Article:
Going Up: Elevator Media Gains Momentum

SAN FRANCISCO You just got to the office on a Wednesday morning and are heading to a meeting to discuss an upcoming trip to see a client in California. On your way up the elevator to the 10th floor, a screen shows you a weather forecast including the West Coast, where you are headed, it tells you the stock report for the company you are courting and gives you a new vocabulary word to try out in the meeting. At the same time it also tells you about car rental deals from Avis, new booking services from Orbitz and makes a pitch for Charles Schwab’s Web site.

Captivate Networks, a subsidiary of Gannett, has installed branded screens in 8,400 elevators in 860 office buildings nationwide, and from 7 a.m. to 7 p.m. Monday through Saturday runs text-based news and features on half the screen and silent video ads on the other half. The company claims to reach 2.5 million viewers per day.

The elevator network is part of the burgeoning alternative out-of-home marketing industry, which is comprised of video advertising networks and screens in movie theaters, stores, offices and public transit. Ad spending on alternative out-of-home outlets grew 27 percent to $1.69 billion in 2006 and is expected to grow another 28 percent in 2007, according to the Alternative Out-of-Home Media Forecast 2007-2011 by PQ Media.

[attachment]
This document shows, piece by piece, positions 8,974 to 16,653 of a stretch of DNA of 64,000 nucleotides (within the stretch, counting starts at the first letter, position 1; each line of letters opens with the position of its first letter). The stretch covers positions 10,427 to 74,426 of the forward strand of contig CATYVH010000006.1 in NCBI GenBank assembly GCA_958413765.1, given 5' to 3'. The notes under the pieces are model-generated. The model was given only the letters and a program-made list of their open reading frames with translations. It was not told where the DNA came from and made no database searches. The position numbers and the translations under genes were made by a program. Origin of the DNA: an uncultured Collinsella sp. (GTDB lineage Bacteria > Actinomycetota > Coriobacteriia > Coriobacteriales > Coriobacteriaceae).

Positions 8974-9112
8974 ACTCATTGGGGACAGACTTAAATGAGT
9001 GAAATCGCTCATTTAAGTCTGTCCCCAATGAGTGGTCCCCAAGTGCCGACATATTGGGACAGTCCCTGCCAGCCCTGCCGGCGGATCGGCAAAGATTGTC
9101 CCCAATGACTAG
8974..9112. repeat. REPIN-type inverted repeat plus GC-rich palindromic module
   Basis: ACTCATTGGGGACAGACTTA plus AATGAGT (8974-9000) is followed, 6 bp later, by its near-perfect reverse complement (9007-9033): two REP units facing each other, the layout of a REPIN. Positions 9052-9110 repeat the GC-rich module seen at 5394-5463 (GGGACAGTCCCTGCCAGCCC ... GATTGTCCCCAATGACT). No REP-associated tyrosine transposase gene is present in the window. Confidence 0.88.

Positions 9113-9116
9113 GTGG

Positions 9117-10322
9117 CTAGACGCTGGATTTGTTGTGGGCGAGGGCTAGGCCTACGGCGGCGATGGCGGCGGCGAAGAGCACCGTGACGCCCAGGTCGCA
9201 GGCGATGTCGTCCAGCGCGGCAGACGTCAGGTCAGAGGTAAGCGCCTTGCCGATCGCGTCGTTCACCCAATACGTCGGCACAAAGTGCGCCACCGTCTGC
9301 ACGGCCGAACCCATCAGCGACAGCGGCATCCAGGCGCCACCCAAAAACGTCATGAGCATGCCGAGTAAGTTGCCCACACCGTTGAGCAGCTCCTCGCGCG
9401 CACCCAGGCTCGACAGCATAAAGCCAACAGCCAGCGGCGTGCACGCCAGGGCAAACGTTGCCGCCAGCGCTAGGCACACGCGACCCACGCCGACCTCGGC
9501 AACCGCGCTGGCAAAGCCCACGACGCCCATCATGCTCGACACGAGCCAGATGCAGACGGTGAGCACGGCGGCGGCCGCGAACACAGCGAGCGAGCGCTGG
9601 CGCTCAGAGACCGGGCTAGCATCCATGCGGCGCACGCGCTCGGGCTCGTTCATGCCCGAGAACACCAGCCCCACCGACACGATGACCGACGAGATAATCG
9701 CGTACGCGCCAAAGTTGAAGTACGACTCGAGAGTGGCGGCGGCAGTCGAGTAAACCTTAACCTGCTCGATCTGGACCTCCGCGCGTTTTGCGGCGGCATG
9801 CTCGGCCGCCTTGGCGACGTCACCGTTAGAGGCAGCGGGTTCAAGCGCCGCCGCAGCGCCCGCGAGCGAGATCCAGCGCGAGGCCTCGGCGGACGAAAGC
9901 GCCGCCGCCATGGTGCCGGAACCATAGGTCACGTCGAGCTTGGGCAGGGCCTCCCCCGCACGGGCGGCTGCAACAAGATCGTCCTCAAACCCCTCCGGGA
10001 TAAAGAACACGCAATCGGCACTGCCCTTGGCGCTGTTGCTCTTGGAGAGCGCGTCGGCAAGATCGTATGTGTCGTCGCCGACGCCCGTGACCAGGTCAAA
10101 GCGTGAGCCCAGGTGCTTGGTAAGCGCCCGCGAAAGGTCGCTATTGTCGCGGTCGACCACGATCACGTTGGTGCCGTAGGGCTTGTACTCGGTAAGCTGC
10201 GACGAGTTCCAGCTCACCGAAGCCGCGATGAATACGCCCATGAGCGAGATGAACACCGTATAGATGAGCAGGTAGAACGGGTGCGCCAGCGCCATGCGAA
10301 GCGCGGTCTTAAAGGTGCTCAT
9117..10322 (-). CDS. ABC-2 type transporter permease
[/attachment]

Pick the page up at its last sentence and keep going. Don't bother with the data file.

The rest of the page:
In comparison, total out-of home spending increased only 11 percent in 2006 and overall ad expenditures grew a measly 6.4 percent, according to the report. Alternative out-of-home represents 24 percent of all total out-of-home ad spending, per the forecast, released in May. Captivate’s income from advertisers, including Microsoft, FedEx, McDonald’s, Budweiser and Nike, will be at least 30 percent higher in 2007 compared to last year, says Mike DiFranza, founder of Captivate.

With ads in bathroom stalls, taxi cabs and at the gas pump, it seems like there is no place that is free from marketing. The trick for marketers is to be interesting without being intrusive. Ten-year-old Capitvate’s strategy is to understand consumers’ mind-set when they are using the space and try to match their desire for information and entertainment with the setting. Ad messages are treated as an integral part of that information-sharing service. Unlike other public spaces, however, elevators appear to be places where trapped consumers are looking for distractions, says Captivate, compared to other settings such as gas pumps or taxi cabs.

“The elevator ride is usually an awkward period for people when they are placed with people they have nothing in common. The video screen is a natural distraction for them at a time when they are looking for distractions,” says DiFranza.

The format of the elevator network is based on studying customers in the compact space and giving them small bites of relevant content that comes from authoritative sources. Captivate provides information such as weather forecasts, stock updates and news bulletins as static text, similar to a Web site. The ads, in contrast, look like TV ads with the sound turned off.

“Advertisers don’t have lots of opportunities to reach consumers right at the point where they are using our product,” says Tom Russell, vp, brand marketing at Orbitz Worldwide, a Captivate advertiser. Travel booking happens at work, Russell says, “and if it is snowing outside and I can show them a picture of a beach with a $200-off online coupon for travel on our site, well, then that will get their attention.”